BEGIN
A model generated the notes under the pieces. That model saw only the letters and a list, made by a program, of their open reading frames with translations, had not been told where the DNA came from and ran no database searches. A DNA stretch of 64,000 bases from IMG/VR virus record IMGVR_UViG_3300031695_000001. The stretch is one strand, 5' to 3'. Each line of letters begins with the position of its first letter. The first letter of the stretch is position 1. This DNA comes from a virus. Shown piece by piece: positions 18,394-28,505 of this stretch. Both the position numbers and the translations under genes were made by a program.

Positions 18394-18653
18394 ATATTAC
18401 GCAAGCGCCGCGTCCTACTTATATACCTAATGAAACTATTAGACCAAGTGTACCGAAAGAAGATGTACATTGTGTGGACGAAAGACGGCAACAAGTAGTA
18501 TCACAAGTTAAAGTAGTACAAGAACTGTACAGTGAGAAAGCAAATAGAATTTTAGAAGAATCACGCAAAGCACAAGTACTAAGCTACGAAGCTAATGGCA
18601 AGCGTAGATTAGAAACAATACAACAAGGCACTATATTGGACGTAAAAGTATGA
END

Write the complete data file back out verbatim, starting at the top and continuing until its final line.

A model generated the notes under the pieces. That model saw only the letters and a list, made by a program, of their open reading frames with translations, had not been told where the DNA came from and ran no database searches. A DNA stretch of 64,000 bases from IMG/VR virus record IMGVR_UViG_3300031695_000001. The stretch is one strand, 5' to 3'. Each line of letters begins with the position of its first letter. The first letter of the stretch is position 1. This DNA comes from a virus. Shown piece by piece: positions 18,394-28,505 of this stretch. Both the position numbers and the translations under genes were made by a program.

Positions 18394-18653
18394 ATATTAC
18401 GCAAGCGCCGCGTCCTACTTATATACCTAATGAAACTATTAGACCAAGTGTACCGAAAGAAGATGTACATTGTGTGGACGAAAGACGGCAACAAGTAGTA
18501 TCACAAGTTAAAGTAGTACAAGAACTGTACAGTGAGAAAGCAAATAGAATTTTAGAAGAATCACGCAAAGCACAAGTACTAAGCTACGAAGCTAATGGCA
18601 AGCGTAGATTAGAAACAATACAACAAGGCACTATATTGGACGTAAAAGTATGA